The current MLB bonus pool rules for the draft impose harsh penalties if teams go over their bonus pool limit. The Pirates have a limit of $7,392,200 in the first ten rounds this year, and to sign anyone beyond the tenth round to over-slot deals, they would need to create some room by signing guys in the top ten rounds to under-slot deals.

So far, they’ve already done that to the point where they can afford an over-slot prep pitcher in the middle rounds. And they have already signed that prep pitcher. Here is the math, from the Draft Pick Signing Tracker:

Round

Player

Bonus

Pool

Difference

1

Kevin Newman

$2,175,000

$2,273,800

-$98,800

1

Ke’Bryan Hayes

$1,855,000

$1,855,000

$0

6

J.T. Brubaker

$200,000

$246,500

-$46,500

8

Seth McGarry

$150,000

$168,800

-$18,800

9

Bret Helton

$150,000

$157,600

-$7,600

22

Nathan Trevillian

$250,000

$100,000

$150,000

TOTAL

-$21,700

The Pirates saved money with first round pick Kevin Newman, sixth round pick J.T. Brubaker, eighth round pick Seth McGarry, and ninth round pick Bret Helton. None of these deals provided a ton of savings, but combined, they were enough to save the team $171,700 from their bonus pool. Any player signed after the tenth round can be given up to $100,000 without that amount counting towards the pool. That means the Pirates had up to $271,700 to give to a single pick after the tenth round.

I say “had”, because as you can see above, they have already gone over-slot on 22nd round pick, Nathan Trevillian. The right-handed pitcher signed for $250,000, which takes $150,000 away from the bonus pool. He’s a projectable pitcher who has already hit 90 MPH and has some good downward movement on his fastball. And his signing means that the Pirates currently have $21,700 remaining in their bonus pool for over-slot deals, assuming everyone else signs for slot.

That won’t happen though, as we’ve already seen. Five of the players drafted in the top ten rounds have signed, and four were under-slot deals. The amounts weren’t huge, but together they allowed the Pirates to sign a guy beyond the tenth round, paying him a sixth round bonus.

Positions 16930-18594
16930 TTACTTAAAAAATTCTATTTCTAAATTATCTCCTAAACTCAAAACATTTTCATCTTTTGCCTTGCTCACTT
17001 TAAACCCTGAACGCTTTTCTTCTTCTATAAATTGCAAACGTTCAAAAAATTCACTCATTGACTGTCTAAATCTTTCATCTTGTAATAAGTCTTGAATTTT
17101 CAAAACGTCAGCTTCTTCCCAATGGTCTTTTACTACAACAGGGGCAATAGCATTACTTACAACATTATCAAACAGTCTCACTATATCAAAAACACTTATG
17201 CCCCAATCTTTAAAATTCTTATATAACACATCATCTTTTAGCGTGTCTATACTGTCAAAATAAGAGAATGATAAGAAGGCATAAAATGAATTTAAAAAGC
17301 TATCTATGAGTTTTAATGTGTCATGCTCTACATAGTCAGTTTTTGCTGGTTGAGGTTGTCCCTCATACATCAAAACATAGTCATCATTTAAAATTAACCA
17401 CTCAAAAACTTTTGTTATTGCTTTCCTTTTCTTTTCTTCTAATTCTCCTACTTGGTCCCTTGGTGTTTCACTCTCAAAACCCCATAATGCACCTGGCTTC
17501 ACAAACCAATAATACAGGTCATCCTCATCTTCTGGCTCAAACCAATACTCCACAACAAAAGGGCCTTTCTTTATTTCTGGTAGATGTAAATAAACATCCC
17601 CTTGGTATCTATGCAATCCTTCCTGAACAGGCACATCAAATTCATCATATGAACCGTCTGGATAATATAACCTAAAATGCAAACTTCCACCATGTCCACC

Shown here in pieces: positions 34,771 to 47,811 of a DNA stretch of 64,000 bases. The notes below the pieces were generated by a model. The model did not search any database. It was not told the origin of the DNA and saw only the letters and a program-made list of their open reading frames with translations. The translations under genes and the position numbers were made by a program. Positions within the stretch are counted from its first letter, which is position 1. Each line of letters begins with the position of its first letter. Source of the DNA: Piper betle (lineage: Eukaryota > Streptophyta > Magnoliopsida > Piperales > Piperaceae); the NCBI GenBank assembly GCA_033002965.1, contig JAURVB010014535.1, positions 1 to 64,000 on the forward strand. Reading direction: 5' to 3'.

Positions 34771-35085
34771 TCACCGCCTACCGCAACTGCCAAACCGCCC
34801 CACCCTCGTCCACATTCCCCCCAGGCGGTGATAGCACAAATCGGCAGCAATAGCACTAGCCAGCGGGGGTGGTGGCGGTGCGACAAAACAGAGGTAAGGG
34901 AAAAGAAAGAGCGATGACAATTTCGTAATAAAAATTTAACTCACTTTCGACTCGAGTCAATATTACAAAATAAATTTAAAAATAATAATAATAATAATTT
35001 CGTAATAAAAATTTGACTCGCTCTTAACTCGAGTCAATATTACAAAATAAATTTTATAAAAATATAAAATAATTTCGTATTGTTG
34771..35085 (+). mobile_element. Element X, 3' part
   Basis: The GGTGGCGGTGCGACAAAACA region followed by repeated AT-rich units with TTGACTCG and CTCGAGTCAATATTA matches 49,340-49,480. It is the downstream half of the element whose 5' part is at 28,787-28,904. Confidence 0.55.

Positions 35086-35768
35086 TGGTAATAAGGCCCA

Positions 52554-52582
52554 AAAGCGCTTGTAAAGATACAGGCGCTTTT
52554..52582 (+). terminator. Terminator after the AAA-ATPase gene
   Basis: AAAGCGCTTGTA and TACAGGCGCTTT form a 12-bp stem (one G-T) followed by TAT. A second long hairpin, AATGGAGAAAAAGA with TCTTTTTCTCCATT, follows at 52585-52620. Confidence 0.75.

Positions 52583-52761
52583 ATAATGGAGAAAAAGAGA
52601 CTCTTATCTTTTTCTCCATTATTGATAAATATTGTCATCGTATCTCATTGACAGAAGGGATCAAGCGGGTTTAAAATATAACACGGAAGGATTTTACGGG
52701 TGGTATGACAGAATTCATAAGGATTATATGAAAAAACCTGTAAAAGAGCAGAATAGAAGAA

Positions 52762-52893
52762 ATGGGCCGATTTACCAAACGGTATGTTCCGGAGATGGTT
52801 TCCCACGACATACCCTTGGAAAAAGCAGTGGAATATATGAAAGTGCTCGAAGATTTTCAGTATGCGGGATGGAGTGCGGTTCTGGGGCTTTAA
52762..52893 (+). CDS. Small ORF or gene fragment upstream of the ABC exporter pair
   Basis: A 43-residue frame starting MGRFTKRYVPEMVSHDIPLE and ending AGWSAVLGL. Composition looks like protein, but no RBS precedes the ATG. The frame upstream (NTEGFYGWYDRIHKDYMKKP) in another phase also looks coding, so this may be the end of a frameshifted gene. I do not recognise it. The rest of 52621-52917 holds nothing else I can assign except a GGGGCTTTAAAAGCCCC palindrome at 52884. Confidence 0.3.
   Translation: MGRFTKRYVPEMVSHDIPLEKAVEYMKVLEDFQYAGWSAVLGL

I’d expect a lot more of this to come. The Pirates drafted a lot of guys in the top ten rounds who should sign for close to slot, but slightly below that amount, giving them extra money to spend in the later rounds. And we’ve already heard of a few players beyond the tenth round who are open to signing, and who won’t take much money to sign. It looks like they’re taking the 2013 Billy Roth/Nick Buckner approach, rather than the 2014 Gage Hinsz approach, where they are spreading money around to several different players, rather than just one guy.

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14 COMMENTS

  1. With a slot value around a million bucks, Kevin Kramer seems like a pick that could save considerable money.

    I also wonder if Jacob Taylor will need a boost over slot; recent pitching convert with raw skills but a big arm and was already a top 100 prospect. A big season at LSU could easily put him in 2nd round range, which would more than double his slot value now.

    • He did, but he’s just a command and finesse lefty, not entirely uncommon so I think they could still get him pretty cheap. Also, did you notice how he bends his knees considerably before beginning his windup? Maybe it’s just me, but that seemed kind of unusual.

  2. The Bucs also have up to 5% of their bonus pool to use on post round 10 picks as well, correct? That’s roughly $370K.

    • They do, although they’d pay a 50% tax on the overage, and wouldn’t be eligible for money from other teams who paid a similar tax. They’ve done this the last two years, although it definitely inflates the deals beyond what the players receive. Because you’re paying for the player, you’re paying the tax, and then missing out on extra revenue. Someone like Gage Hinsz, who only cost $480,000 over the bonus pool, might have actually cost them $1 M or more, all things considered.

      • Which I’m hoping is something they’d gladly do every year, considering pre-2012 they were spending millions more on the draft than they can now. I imagine the few hundred thousand in taxes and lost revenue does them more good to get an extra player signed than it does going into the team’s bank account, and the total expenses are still much less than the pre-2012 budget.

  3. I thought I saw one player signing that included the Pirates paying for four years of college. Does that college tuition count against the cap?

      • thanks for the info, didn’t know this. If I were the Pirates, I would start offering scholarships to Harvard to get around the current system.

        • I was thinking about that, wondering if there are any regulations here. I’m guessing it would be the player’s choice of college, and that they’d only be paying if he actually attended.

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